By Okoh Aihe
It can be a pain to see a good story and see the end of that story receding inexorably. In September 2009, former ITU Secretary General, Dr. Hamdoun Toure, after featuring in an interview session at AIT studios on Kpaduma Hills, Abuja, was enthused about the state-of-the-art broadcast equipment he saw, and readily compared them to what was available in some of the most advanced studios in parts of Europe. He never imagined that an African private broadcaster could gather such rich assortment of equipment.
In a material published in the ITU News of January-February 2010, Toure observed that with what he saw at AIT – OB Trucks broadcasting High Definition Television signals and heavy investment in studio equipment, AIT was not only ahead of the digital switchover (DSO) process which should have ended in Nigeria in 2015, but could boast of better equipment than some television houses even in the most advanced west.
“The firm is already digitally compliant, far ahead of the country’s switchover date,” Toure observed inside the main studio.
At the time, DAAR was priming up its equipment, ready to host the world on behalf of Nigeria as FIFA Host Broadcaster for the Under 17 soccer Fiesta. The organization could readily boast of more sophisticated broadcast equipment than South Africa which was to host the FIFA World Cup from June to July, 2010. This writer was in South Africa in early 2010 where the country made a presentation to delegates from African countries.
It was a very big thing to Hamadoun Toure that as the ITU Sec-Gen, a broadcast station from the continent was on the frontline of those that would lead the journey away from Analogue to Digital platform. That unfortunately has become wishful thinking as Nigeria is not any closer to the conclusion of the journey which began in 2006.
As the National Broadcasting Commission (NBC), takes its digital migration journey to Kano this month, it is gladdening that there is a little stirring in a sector that was becoming uncomfortably complacent but the question should be asked whether enough is being done by the relevant authorities to take DSO to a determinate end?
As it is, the NBC has suffered leadership instability that has obviously impaired its capacity to perform complex responsibilities like the digital switchover.
However, speaking in Kano on September 29, 2021, to the media, a hopeful Mallam Balarabe Shehu Ilelah, Director-General of the NBC, assured that the Commission, the driving government agency for the project, working closely with the Ministerial Task Force on DSO and Digiteam, the implementation Committee has shown commitment to the transition through the implementation of several critical requirements of the DSO.
“Let me sincerely commend all the stakeholders who are working round the clock to ensure the success of the transition from analogue to digital television across the country. The Signal Distributors, the Set-Top-Box manufacturers, the Digiteam, the Middleware providers and indeed all stakeholders who have all been pulling all the stops to ensure that the DSO train continues unimpeded on its journey across the country.”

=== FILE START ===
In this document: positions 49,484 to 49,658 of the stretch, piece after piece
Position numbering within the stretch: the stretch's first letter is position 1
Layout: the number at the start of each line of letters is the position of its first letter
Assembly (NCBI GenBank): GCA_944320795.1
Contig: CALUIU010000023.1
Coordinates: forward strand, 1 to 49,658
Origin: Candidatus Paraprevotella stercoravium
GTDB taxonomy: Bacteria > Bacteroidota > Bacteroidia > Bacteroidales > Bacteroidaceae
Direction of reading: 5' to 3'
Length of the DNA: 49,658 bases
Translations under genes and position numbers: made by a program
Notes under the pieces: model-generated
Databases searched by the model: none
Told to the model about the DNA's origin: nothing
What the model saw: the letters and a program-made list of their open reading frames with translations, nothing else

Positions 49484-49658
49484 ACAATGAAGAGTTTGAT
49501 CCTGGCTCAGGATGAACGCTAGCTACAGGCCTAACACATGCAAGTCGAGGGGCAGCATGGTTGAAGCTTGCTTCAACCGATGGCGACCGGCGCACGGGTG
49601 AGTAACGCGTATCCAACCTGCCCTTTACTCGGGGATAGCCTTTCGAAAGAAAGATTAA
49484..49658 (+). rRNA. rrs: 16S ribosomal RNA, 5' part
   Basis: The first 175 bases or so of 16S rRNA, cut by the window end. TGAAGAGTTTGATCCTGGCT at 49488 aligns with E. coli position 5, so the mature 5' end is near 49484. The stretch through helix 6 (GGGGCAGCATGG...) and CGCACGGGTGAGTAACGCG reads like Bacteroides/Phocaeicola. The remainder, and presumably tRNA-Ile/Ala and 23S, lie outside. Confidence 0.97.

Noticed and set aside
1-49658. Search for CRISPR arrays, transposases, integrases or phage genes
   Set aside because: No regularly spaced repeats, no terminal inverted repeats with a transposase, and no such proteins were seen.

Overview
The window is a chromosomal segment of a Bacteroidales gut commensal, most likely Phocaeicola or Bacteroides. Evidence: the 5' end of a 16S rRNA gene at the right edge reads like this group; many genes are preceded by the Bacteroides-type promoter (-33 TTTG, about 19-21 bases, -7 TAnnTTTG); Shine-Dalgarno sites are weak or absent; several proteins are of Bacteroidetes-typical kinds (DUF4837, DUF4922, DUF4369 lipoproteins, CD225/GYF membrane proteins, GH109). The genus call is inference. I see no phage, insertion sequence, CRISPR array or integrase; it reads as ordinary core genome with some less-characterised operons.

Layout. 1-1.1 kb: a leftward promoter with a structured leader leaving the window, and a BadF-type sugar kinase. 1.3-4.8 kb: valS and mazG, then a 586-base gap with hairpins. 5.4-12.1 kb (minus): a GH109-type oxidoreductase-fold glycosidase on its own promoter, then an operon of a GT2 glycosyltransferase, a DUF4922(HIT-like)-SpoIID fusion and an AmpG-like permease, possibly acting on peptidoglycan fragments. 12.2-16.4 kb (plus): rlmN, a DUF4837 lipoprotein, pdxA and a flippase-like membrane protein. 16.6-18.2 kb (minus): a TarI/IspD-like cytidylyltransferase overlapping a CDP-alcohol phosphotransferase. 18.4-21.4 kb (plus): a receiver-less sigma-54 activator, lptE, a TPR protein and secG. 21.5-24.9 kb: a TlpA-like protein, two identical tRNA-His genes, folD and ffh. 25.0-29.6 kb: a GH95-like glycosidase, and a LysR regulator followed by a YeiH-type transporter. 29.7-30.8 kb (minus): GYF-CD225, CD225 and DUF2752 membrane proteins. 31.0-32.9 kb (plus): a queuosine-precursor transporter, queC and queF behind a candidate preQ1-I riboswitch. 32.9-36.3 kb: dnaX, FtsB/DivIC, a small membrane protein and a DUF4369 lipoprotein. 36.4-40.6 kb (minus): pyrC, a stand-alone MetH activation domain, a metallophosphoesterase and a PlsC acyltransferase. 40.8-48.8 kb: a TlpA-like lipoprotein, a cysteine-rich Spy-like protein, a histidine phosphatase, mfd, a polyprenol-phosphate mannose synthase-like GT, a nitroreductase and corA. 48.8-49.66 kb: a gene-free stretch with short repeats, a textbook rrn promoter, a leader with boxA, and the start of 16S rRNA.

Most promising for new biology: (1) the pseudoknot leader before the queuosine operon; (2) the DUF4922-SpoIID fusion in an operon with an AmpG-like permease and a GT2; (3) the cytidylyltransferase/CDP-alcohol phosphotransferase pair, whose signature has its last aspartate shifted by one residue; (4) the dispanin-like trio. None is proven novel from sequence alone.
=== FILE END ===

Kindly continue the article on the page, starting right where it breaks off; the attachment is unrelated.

Ilelah listed all the good things that a completed DSO process could deliver – good television signals, rich entertainment, good jobs and fertile creative environment, among others, which Nigerians will soon begin to experience.
Much as one would continue to goad him on the path of success, his optimism wears the verisimilitude of a seed placed in a carefully sealed bottle, which is transparent enough for all to see but with difficult access to it. Lots of optimism in dire straits.
This writer is pained to point out, as always, that the NBC is not in charge of the DSO process, unfortunately. The Ministerial Task Force set up by this administration, which should actually wield less power than the Digiteam set up by former President Goodluck Jonathan, is in charge, even to the point of paying bills. Such action has little respect for the NBC which has its independence ingrained in the Broadcast Act (CAP N11, Laws of the Federation of Nigeria, 2004).
It is my humble observation that the DSO process is too important for the kind of things happening in the broadcasting industry, of individuals wielding such enormous powers as to invalidate the huge gains that should accrue to the nation from expanded broadcast activities, and telecommunications spectra gains. What the country needs is a clear statement of intent from the NBC, a bankable one for that matter.
If we have lost the DSO leadership and drive in Africa, we can at least learn from another country which is moving at snail speed but yet able to articulate a position. South Africa has set March 2022 as terminal date of analogue television switch off, having made substantial progress in migrating some parts of the country from analogue to digital, according to media reports. President Cyril Ramaphosa had given a clear direction in February by setting a March 2022 deadline, and a Cabinet briefing recently, demonstrated that the regulatory authority, ICASA, and the Communications Ministry were working towards the target.
While one would point out that both Nigeria and South Africa have failed to provide leadership in managing the DSO process in Africa, the case of Nigeria could get more embarrassing except the government urgently dispenses with shadowing figures manipulating the process, and charge the NBC to get to work immediately. A clear action plan with measurable targets is needed to convince the nation that the DSO exercise will not last forever. There has to be something more tangible to hold on to, beyond the number of set top boxes available in the market which is far beneath the 27.5m estimated TV homes in the country. The NBC has to demonstrate that the DSO process is not too complex for the regulator to handle.